Glasser later added, “The DCCC may believe it to be immune from liability by quoting words, taken out of context. This is untrue.” Limbaugh’s attorney references the case of Price v. Stossel, where the courts decided that it “constitutes defamation” if a public figure’s remarks are presented out of context in a way that changes the public’s understanding of the comment. Veteran White House reporter Keith Koffler put it in perspective by making it clear Limbaugh is not the issue. “What I care about is that the DCCC, your government, is trying to put Rush out of business because of something he said,” Koffler wrote. “The subversion of our country and its principles to the agenda of the Democratic Party and its demands for political correctness is far more of a danger than anything Rush Limbaugh can come up with.”

While the DCCC’s action could seem a bigger threat, the broader boycott/bully movement is also a significant problem. The issue really isn’t Limbaugh or even talk radio. The issue is Americans’ freedom of speech and their ability to compete in the commercial marketplace and in the marketplace of ideas .

Liberal groups, backed by the Kennedy and Johnson administrations in the 1960s, began using the Fairness Doctrine to intimidate opposition voices on the air, and eventually stations just decided it wasn’t worth the headache. In this way the Left chilled political speech. After the Fairness Doctrine fell in the late 1980s, a rebirth of political speech occurred.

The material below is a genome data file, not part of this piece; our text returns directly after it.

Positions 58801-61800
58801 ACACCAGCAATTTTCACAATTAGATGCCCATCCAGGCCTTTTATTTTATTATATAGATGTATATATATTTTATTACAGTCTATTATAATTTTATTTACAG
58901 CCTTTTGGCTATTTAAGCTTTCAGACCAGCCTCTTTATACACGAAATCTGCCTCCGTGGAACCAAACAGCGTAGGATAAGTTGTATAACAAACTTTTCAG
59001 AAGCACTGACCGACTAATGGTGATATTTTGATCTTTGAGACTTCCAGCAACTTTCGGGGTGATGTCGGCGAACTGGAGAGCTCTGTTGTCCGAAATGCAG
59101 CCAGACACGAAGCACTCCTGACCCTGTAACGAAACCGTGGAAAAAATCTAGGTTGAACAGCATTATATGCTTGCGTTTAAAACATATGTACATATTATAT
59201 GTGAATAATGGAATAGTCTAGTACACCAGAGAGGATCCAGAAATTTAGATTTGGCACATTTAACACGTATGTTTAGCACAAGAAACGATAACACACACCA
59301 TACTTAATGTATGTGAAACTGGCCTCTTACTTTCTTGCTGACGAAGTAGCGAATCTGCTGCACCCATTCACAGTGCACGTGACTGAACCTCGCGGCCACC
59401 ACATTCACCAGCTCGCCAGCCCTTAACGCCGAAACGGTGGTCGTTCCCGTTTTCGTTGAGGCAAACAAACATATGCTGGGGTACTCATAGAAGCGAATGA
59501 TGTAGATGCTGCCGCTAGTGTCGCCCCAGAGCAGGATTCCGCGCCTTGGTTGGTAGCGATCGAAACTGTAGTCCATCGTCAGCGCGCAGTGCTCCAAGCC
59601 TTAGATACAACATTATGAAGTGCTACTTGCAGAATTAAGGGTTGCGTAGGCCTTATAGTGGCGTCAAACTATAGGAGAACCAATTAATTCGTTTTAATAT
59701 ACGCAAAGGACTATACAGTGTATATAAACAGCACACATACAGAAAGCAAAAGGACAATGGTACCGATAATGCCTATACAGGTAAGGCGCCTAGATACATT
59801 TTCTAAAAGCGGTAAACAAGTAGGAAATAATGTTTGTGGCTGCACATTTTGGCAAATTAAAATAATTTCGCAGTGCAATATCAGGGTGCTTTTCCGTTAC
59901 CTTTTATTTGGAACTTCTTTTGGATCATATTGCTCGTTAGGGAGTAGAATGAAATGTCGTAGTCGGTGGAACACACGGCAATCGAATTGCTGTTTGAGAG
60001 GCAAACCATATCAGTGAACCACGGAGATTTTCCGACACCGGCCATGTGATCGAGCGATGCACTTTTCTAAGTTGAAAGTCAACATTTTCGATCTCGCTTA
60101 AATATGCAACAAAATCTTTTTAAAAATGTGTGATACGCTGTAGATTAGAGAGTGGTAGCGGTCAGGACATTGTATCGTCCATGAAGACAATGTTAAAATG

The boycotts are functioning as a de facto Fairness Doctrine. The only grim consolation is that these boycotts are harming liberal voices as well, as a growing number of companies choose not to advertise with anyone who may elicit a little controversy.

Barbara Joanna Lucas is a freelance writer in Virginia and a frequent contributor to Capital Research Center publications. She blogs at The Sharp Bite (